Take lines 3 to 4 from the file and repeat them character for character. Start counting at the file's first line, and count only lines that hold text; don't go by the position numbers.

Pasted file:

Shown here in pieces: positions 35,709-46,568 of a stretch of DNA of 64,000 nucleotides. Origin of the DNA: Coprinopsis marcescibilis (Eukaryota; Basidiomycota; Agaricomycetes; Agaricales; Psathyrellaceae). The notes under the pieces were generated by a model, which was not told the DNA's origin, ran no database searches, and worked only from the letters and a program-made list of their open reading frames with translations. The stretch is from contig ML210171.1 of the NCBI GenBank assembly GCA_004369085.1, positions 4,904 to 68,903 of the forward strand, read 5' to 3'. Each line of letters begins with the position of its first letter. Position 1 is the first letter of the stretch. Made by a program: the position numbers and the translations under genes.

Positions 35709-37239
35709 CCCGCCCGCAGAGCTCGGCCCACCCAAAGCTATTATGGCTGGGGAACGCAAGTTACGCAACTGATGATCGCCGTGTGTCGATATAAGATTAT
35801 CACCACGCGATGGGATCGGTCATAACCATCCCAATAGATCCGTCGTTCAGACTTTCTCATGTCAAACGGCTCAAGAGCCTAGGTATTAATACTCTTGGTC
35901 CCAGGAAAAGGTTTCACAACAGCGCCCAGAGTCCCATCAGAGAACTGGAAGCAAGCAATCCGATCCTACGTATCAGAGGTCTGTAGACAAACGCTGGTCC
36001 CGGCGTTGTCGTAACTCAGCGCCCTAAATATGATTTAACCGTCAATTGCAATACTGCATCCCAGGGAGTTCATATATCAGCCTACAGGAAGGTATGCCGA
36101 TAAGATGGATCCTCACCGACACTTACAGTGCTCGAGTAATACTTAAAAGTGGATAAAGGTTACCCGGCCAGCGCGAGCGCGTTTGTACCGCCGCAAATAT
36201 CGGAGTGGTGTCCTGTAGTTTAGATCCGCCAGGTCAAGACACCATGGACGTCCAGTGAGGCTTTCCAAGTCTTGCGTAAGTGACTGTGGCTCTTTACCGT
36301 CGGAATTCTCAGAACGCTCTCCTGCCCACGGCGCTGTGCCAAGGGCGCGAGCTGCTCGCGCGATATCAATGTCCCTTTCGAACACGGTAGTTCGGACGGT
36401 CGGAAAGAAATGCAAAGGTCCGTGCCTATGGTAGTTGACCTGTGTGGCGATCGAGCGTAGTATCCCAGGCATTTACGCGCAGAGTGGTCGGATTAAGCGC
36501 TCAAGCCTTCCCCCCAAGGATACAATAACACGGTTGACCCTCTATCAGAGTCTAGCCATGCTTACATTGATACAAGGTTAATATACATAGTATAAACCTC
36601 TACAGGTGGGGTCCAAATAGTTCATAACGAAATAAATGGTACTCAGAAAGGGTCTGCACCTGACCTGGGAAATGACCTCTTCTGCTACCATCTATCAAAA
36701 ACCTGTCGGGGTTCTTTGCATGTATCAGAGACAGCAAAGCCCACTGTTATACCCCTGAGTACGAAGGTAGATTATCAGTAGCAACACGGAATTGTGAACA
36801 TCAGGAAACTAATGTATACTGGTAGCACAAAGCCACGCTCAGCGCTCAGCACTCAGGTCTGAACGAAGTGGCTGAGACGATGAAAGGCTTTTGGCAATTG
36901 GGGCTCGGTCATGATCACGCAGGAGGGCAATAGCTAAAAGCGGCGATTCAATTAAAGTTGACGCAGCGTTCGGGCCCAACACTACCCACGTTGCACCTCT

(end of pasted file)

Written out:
35709 CCCGCCCGCAGAGCTCGGCCCACCCAAAGCTATTATGGCTGGGGAACGCAAGTTACGCAACTGATGATCGCCGTGTGTCGATATAAGATTAT
35801 CACCACGCGATGGGATCGGTCATAACCATCCCAATAGATCCGTCGTTCAGACTTTCTCATGTCAAACGGCTCAAGAGCCTAGGTATTAATACTCTTGGTC